Jimmy Buffett

I blew out my flip-flop stepped on a pop-top/cut my heel had to cruise on back home… Jimmy Buffet

Bob Dylan

She knows there’s no success like failure and that failure’s no success at all… Bob Dylan

Bob Seger

Wish I didn’t know now what I didn’t know then… Bob Seger

TW

In Jersey, anything’s legal, as long as you don’t get caught… The Traveling Wilburys

Ricky Nelson

You see, ya can’t please everyone, so ya got to please yourself…Ricky Nelson

Kinks

Because celluloid heroes never feel any pain and celluloid heroes never really die… Kinks

Johnny Burnette Trio – Train Kept A Rollin’

Grease your hair and get the leather jacket…this will be a 1950s weekend at powerpop. I wanted to start it off with a bang. Power Pop Friday will return next week. I know some will see the post and go to the Zeppelin or Aerosmith versions automatically but this version is just as nasty in many ways.

I first heard this song by The Yardbirds and then by Aerosmith. The song was rollin’ in the 50s as well with this Johnny Burnette take of it. I’ve never heard a version that sounded bad. It’s like Johnny B Goode…a rock and roll classic.

Paul Burlison, the Trio’s lead guitarist, had dropped his amp and knocked one of its vacuum tubes loose. When he played through it, he found that his guitar made a new, menacing sound, fuzzy and distorted, and though he repaired the amp, he started deliberately loosening his tube to recreate the sound. That is where the tone started with this song. The song failed to chart.

The song was written by Tiny Bradshaw, Howard Kay, and Lois Mann, it was originally performed by Tiny Bradshaw’s Big Band in 1951. Johnny Burnette recorded a rock version in 1956, and The Yardbirds popularized the song with their rendition in 1965.

Aerosmith covered it in 1974, often playing the song as their encore in their early years. In the ’60s, Steven Tyler was on the same bill as The Yardbirds for some early shows before Zeppelin.

It was the first song Zeppelin played at their first rehearsal in Soho, their performance of it at the Texas International Pop Festival in 1969 was captured on tape and they were still playing it on their final tour.

On August 14, 1964, Burnette’s unlit fishing boat was struck by an unaware cabin cruiser in Clear Lake, California. The impact threw him off the boat, and he drowned. He had a son named Rocky Burnette who had a hit in 1980 with Tired of Toein the Line.

Watch for Bettie Page in this one!

Train Kept A Rollin’

I caught a trainI met a dameShe was a hipsterAnd a real gone dameShe was prettyFrom New York CityAnd we trucked on down that old fair laneWith a heave and a hoWell, I just couldn’t let her go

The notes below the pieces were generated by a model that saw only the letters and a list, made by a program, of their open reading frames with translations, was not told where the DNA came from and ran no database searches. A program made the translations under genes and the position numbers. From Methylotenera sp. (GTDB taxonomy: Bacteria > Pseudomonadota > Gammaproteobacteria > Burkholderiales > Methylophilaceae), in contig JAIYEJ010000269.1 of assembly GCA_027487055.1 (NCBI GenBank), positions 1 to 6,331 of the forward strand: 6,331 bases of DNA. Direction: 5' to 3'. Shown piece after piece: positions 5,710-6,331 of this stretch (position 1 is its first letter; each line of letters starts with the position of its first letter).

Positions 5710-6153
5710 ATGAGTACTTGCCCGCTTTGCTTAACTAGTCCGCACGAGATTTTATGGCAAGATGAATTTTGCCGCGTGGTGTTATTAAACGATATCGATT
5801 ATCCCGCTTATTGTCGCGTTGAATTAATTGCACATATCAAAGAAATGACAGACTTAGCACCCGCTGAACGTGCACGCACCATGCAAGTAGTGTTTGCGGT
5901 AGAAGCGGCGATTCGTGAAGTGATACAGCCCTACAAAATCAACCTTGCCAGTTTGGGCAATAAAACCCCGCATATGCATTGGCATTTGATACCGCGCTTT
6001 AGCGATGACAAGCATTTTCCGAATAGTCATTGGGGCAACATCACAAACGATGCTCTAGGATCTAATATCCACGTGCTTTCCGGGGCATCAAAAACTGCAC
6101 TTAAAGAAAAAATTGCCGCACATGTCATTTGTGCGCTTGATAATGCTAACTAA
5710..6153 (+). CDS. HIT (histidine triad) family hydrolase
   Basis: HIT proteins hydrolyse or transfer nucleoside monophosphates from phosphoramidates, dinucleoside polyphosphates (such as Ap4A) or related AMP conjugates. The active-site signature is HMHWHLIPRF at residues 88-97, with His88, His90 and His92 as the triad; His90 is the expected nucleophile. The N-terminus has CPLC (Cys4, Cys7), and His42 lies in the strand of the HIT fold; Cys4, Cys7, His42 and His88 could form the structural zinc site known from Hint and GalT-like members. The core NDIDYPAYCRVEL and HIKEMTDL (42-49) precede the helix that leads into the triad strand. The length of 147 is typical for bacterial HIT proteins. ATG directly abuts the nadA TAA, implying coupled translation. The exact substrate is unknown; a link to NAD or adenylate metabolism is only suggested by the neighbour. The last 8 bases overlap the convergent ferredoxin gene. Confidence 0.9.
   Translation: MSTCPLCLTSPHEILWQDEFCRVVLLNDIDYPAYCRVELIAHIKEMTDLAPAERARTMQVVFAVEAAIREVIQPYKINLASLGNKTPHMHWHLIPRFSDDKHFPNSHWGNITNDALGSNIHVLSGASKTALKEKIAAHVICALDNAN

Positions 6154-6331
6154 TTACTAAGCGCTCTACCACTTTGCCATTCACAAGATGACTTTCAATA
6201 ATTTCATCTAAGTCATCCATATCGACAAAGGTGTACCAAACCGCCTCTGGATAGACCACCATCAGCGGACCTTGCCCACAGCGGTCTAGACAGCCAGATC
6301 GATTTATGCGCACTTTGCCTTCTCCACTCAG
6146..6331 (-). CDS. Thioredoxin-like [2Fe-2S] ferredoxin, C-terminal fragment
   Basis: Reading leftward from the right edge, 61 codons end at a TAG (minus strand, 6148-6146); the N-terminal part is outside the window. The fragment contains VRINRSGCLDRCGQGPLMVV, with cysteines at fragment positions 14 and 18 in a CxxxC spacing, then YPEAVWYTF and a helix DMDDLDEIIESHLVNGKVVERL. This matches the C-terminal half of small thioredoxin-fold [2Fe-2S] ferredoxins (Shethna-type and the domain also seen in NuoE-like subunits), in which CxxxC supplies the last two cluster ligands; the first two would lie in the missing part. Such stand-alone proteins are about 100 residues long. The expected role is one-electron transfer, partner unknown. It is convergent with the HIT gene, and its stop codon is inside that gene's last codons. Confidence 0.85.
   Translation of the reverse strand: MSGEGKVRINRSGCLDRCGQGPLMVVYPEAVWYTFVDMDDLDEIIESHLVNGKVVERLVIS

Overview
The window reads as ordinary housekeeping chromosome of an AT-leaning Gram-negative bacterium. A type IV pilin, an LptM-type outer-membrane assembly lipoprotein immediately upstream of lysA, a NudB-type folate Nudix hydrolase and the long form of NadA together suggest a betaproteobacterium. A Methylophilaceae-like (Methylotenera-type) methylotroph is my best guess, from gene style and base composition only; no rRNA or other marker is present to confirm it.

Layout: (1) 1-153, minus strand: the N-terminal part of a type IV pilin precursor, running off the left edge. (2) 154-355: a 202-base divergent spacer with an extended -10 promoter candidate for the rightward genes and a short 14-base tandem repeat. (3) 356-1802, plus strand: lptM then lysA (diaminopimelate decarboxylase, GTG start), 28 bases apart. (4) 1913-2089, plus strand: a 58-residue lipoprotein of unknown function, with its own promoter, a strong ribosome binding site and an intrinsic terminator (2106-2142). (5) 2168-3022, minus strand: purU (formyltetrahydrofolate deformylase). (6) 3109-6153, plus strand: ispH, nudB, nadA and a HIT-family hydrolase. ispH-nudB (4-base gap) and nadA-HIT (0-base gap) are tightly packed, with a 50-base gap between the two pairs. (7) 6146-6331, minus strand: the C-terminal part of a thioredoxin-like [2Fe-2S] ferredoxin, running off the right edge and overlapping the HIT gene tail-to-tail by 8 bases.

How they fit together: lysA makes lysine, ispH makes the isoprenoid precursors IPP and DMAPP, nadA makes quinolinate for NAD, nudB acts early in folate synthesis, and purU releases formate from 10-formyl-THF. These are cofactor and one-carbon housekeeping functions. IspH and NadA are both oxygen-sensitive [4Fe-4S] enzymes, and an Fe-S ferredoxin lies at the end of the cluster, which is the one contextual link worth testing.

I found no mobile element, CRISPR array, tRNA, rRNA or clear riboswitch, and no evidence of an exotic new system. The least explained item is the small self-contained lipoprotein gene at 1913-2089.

Get along, creepy little womanGet along, well, be on your wayGet along, creepy little womanGet along, well, be on your wayWith a heave and a hoWell, I just couldn’t let her go

Well, the train kept a-rollin all night longThe train kept a-rollin all night longThe train kept a-movin all night longThe train kept a-rollin all night longWith a heave and a hoWell, I just couldn’t let her go

We made a stopIn AlbuquerqueShe must’ve thoughtThat I was a real gone jerkWe got off the train at El PasoOur lovin was so good, JackI couldn’t let her goGet alongWell, I just couldn’t let her go

Get along, creepy little womanGet along, well, be on your wayGet along, creepy little womanGet along, well, be on your wayWith a heave and a hoWell, I just couldn’t let her go

The train kept a-rollin all night longThe train kept a-rollin all night longThe train kept a-rollin all night longThe train kept a-rollin all night longWith a heave and a hoWell, I just couldn’t let her go-oh-oh

Beast: John Bonham and the Rise of Led Zeppelin… by C. M. Kushins

The book has a forward by Dave Grohl. I liked the book, it keeps you interested and doesn’t slow up. It’s a look at seventies rock and roll and it will make you realize how much has changed now…not only in music but in the real world.

I’ve always thought Led Zeppelin had a dark cloud that followed them..reading this book reaffirms that feeling. I always admired John Bonham as a drummer. I think Moon and Bonham were the best drummers of the seventies and I would pick them as my top two favorites of all time. They both were different from each but had a feel like no other. They didn’t have the precision of Ginger Baker or Neil Peart but they changed their band’s sound completely.

The book goes over Bonham’s early influences like Gene Krupa. One of his first rock drummer influences was Keith Moon because of how Keith pushed the drums to the forefront. Bonham also liked Ginger Baker and would go see him in his band Air Force.

The author does focus on Bonham but you get a Led Zeppelin bio with it also. It’s a good book and I did learn a lot about him and the band that I didn’t know. Plant and Bonham were from the rural  Midlands, a major difference from London studio pros like Page and Jones. It was an interesting mix.

It seems like Plant and John Paul Jones were a little more down to earth as people and didn’t get caught up long-term with drink and hard drugs that Bonham and Page did. This also states what other books say…Bonham didn’t like being away from his family and was two different people on tour. He would be fine until liquor was added…then he would turn into The Beast.